D.C. United have changed a great deal since their last road match against the Los Angeles Galaxy, a 2-2 draw in last year’s season opener on March 22, 2009. United’s current roster looks dramatically different and interim head coach Ben Olsen is the third man to lead the team during that time.
Yet Saturday night’s 2-1 loss to the Galaxy at the Home Depot Center played out in eerily similar fashion to that match some 18 months ago.
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On both occasions, DC outplayed their hosts for much of the game and took a deserved lead, only for LA hit man Landon Donovan to snatch a brace in the final stages to ensure a deflating conclusion for the Black-and-Red.
One key difference: A road draw on opening day stings far, far less than fumbling away a stirring upset of the league’s top team in a showcase match on national TV.
“I’m just gutted for the guys because they put so much effort into it and they want it so bad,” said Olsen afterwards. “At the end of the day, whether it’s a defensive lapse or – let’s face it, we’ve got some chances to kill that game off.
“So it’s not just a defensive display, it’s both side of the play, making sure we’re finishing the game off and making the plays that matter down the stretch.”
United have now lost a whopping 17 league matches this campaign, but each setback seems to serve up some new degree of pain and frustration. For the first 80 minutes of Saturday’s showdown, DC did everything they needed to do to engineer what would surely have been one of the most unlikely results of the 2010 MLS season.
They defended with shape and composure, got forward with purpose and rendered Donovan and his prolific teammate Edson Buddle invisible for long stretches.
The reward arrived in the form of Andy Najar’s 60th-minute strike, the final touch of a scrambled goalmouth sequence, which the teenage winger began with an angled pass to Santino Quaranta.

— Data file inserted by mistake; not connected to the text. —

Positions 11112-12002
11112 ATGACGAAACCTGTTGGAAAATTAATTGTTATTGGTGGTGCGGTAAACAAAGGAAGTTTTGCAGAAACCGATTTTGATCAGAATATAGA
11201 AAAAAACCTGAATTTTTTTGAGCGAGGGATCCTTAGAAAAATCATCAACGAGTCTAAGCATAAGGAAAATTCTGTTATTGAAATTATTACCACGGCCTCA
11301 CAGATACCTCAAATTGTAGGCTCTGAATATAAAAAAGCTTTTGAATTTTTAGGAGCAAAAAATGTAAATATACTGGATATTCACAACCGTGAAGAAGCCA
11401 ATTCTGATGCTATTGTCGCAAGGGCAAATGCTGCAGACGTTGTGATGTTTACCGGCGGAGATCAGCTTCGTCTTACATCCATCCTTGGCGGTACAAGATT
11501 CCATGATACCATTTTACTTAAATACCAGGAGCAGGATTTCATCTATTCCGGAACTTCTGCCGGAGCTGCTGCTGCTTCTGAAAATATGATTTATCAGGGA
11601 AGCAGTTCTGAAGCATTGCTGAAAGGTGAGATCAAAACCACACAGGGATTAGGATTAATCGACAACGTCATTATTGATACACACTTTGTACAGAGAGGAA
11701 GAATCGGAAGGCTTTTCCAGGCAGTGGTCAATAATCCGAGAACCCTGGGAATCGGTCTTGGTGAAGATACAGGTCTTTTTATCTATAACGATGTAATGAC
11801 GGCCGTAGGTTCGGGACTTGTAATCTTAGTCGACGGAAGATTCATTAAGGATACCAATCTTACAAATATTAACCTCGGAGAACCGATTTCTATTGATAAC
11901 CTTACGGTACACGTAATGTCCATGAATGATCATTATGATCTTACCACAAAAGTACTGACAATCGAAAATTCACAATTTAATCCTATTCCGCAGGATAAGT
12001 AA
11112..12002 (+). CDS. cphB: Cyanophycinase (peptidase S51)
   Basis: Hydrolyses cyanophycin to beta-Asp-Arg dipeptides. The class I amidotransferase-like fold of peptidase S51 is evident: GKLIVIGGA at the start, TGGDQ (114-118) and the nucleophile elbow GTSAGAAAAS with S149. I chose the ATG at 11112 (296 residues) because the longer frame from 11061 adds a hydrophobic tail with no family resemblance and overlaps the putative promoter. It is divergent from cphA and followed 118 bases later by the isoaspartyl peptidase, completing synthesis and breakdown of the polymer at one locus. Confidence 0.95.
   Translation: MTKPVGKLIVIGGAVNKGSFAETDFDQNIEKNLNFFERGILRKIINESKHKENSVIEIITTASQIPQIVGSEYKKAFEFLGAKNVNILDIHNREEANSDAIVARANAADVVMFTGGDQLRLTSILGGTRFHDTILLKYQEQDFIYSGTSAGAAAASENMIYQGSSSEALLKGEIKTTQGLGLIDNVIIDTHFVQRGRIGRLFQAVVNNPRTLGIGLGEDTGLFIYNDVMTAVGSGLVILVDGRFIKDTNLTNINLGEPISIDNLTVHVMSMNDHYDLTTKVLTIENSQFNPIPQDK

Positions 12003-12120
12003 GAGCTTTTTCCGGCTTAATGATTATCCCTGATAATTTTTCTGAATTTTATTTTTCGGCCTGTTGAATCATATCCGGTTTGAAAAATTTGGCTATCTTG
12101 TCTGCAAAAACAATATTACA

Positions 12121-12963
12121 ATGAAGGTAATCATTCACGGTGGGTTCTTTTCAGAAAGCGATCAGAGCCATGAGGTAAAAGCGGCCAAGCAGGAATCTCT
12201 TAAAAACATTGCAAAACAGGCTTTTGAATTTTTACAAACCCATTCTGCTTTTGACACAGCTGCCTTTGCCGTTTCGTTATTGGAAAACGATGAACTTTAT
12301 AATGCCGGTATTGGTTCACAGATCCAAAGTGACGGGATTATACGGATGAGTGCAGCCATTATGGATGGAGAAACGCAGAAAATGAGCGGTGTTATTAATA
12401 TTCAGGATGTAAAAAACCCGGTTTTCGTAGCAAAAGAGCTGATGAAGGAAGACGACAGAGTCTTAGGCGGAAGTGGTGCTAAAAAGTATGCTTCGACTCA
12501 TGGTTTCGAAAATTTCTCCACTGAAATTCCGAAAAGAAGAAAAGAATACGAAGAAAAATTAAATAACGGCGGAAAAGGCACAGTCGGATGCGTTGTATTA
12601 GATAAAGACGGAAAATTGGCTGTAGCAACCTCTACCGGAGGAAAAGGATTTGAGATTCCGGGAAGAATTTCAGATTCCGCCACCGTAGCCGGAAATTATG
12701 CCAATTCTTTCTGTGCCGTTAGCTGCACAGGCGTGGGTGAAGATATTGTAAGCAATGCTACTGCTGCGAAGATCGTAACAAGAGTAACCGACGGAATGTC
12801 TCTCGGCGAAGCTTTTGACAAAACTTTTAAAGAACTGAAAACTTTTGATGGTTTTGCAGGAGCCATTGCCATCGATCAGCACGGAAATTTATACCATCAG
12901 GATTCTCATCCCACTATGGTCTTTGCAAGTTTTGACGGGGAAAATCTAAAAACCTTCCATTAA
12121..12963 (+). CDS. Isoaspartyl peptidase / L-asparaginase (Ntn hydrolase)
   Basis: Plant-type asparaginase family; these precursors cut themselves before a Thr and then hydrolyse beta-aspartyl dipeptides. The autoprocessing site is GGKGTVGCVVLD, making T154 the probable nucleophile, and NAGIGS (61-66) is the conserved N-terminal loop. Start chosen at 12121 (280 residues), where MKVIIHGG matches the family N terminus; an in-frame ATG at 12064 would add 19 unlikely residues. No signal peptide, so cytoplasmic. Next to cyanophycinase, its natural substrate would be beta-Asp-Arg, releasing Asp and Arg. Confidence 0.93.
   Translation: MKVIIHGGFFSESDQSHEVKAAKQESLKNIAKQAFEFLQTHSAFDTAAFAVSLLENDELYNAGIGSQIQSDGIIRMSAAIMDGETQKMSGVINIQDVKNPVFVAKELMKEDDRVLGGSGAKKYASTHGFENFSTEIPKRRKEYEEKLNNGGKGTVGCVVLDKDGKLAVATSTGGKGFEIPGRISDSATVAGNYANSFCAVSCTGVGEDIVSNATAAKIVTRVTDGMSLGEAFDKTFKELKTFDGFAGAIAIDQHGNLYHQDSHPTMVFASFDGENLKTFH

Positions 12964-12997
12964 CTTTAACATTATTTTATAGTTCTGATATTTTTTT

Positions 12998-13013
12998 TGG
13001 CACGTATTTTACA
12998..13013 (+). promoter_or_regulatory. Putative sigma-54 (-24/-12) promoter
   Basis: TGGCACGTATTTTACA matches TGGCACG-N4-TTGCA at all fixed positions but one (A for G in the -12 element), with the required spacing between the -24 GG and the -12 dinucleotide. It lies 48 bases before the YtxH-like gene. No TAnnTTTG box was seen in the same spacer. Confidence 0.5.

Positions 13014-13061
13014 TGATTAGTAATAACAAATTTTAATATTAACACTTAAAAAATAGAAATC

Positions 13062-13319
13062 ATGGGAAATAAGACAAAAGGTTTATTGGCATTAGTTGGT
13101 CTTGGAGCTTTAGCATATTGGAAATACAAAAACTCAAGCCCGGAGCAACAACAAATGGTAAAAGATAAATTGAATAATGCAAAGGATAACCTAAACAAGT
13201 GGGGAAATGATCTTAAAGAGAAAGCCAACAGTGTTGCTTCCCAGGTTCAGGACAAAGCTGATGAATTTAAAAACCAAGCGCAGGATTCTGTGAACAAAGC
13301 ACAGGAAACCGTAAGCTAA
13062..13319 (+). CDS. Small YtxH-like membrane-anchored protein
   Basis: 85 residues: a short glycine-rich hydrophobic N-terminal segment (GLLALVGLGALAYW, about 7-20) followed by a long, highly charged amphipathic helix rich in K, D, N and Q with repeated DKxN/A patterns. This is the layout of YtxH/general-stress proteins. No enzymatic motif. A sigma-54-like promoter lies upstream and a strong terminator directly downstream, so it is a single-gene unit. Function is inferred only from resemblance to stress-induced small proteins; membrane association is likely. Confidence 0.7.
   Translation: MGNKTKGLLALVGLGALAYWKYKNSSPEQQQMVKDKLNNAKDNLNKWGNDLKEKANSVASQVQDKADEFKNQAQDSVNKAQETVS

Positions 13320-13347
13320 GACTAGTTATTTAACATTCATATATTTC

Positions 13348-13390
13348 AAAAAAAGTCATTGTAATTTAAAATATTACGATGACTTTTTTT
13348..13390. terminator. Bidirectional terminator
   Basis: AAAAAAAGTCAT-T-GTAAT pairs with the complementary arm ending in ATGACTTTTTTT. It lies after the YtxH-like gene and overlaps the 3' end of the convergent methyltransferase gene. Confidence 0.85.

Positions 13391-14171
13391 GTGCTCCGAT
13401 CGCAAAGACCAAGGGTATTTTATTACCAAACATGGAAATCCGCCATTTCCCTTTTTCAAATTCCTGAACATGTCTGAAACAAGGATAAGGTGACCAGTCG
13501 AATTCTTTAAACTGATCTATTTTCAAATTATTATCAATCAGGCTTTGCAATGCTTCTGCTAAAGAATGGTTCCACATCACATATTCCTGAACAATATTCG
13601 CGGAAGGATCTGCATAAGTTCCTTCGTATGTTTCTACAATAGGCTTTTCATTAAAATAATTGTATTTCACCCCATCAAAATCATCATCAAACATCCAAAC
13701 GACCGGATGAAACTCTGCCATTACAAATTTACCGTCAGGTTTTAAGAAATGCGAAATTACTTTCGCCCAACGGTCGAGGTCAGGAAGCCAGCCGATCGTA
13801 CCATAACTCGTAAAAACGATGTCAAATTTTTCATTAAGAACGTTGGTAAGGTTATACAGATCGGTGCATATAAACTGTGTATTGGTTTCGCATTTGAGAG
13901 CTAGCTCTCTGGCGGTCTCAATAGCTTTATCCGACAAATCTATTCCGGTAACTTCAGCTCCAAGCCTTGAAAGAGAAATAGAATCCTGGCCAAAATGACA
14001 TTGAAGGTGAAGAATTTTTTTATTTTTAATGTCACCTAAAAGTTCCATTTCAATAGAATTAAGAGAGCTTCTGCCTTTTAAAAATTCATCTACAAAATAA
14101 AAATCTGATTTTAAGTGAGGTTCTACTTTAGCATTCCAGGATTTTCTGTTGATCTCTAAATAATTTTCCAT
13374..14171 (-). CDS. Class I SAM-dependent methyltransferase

The Galaxy are pursuing the Supporters’ Shield trophy and home-field advantage in the postseason while United are primarily playing for pride. But the visitors’ passionate celebration of the goal left little doubt about their hunger for a giant-killing result.
Those ambitions looked well within reach – until everything unraveled in the final 10 minutes.
Clyde Simms had just entered the game when a tame long ball bounced between him and teammate Dejan Jakovic, but still, few DC fans would have expected two of their team’s most capable defensive players to make such a mess of the play, allowing Donovan to nab possession and bear down on goalkeeper Troy Perkins.
It was a gift-wrapped opportunity for the league’s most ruthless attacker, and Donovan made no mistake with his finish. He was equally clinical when Jakovic and right back Jordan Graye inexplicably left him alone in the box on Tristan Bowen’s right-wing cross just five minutes later.
“I thought we were better, plain and simple,” said Santino Quaranta, who captained United for the evening. “I thought we should have won the game."
“We’ve said this all year, but tonight really hurts because for 80 minutes, we fight hard, and then seven or eight minutes of letdowns and that’s the end of that.”
Moments beforehand, United designated player Branko Boskovic had wasted a breakaway chance that would have restored his team’s lead, hitting a soft shot right at Galaxy ‘keeper Donovan Ricketts.
“We’ve got talent, we’ve got guys that we believe in,” added Olsen. “I really like this team, I like the way they’ve responded. But again, it’s not always enough to play hard. We’ve got to be smart and we’ve got to be clinical and we’ve got to get cutthroat when we’ve got the chances to do so.”
The margins between worst and first in MLS can often appear wafer-thin. But Olsen and his colleagues will be lamenting a missed opportunity to turn the standings on their head.